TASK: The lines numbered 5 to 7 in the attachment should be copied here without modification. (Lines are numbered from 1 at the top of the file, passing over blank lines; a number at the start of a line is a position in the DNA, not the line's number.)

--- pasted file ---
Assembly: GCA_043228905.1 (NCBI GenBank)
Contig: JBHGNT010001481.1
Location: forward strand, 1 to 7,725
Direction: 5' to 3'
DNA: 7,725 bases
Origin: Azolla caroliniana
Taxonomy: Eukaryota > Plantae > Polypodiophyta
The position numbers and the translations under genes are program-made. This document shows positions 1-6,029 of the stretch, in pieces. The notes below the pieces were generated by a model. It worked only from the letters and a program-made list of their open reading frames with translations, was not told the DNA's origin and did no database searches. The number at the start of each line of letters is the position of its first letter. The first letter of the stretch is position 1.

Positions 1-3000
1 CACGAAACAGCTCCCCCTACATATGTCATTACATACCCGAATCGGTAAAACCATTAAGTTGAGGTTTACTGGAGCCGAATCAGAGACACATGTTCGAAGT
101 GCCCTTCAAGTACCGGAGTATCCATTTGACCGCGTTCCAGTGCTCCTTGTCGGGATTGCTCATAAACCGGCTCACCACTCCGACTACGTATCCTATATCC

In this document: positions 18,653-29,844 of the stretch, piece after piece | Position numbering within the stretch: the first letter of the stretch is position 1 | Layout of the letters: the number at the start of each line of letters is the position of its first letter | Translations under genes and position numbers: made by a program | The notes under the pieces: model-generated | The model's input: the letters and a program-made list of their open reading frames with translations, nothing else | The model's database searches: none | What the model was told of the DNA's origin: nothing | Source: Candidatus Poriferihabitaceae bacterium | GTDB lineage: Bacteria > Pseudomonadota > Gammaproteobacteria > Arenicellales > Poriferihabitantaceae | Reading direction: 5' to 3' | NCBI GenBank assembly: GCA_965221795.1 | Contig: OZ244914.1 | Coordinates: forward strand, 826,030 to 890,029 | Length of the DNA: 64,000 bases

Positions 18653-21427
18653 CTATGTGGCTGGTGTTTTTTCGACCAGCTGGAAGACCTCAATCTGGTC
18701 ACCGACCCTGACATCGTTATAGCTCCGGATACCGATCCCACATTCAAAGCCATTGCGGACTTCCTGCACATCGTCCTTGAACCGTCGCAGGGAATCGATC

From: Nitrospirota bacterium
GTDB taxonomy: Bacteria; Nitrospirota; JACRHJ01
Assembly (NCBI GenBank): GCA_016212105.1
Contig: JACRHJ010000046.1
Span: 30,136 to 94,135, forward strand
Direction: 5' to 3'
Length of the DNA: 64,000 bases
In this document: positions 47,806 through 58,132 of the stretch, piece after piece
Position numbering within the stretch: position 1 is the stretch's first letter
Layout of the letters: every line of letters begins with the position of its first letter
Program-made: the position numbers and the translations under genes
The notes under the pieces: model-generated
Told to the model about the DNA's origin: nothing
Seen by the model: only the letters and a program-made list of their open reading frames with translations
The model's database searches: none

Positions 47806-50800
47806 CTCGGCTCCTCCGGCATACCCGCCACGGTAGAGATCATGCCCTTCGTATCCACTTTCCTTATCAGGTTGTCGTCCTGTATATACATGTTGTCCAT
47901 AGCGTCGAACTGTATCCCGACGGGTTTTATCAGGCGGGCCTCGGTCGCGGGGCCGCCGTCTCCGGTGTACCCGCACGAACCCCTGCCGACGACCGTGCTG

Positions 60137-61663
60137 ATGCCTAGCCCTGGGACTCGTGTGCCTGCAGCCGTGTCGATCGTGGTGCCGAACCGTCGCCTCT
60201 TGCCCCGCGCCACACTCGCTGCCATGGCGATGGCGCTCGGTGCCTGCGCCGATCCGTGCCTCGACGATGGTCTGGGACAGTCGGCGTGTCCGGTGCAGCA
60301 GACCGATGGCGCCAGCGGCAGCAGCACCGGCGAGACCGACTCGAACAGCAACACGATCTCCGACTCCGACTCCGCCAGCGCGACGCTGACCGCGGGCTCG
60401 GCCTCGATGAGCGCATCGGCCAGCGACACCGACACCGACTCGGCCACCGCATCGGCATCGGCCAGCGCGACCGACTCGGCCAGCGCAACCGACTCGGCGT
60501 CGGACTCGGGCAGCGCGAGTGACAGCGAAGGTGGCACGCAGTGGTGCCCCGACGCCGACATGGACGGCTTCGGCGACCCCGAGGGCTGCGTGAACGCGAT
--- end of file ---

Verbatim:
DNA: 7,725 bases
Origin: Azolla caroliniana
Taxonomy: Eukaryota > Plantae > Polypodiophyta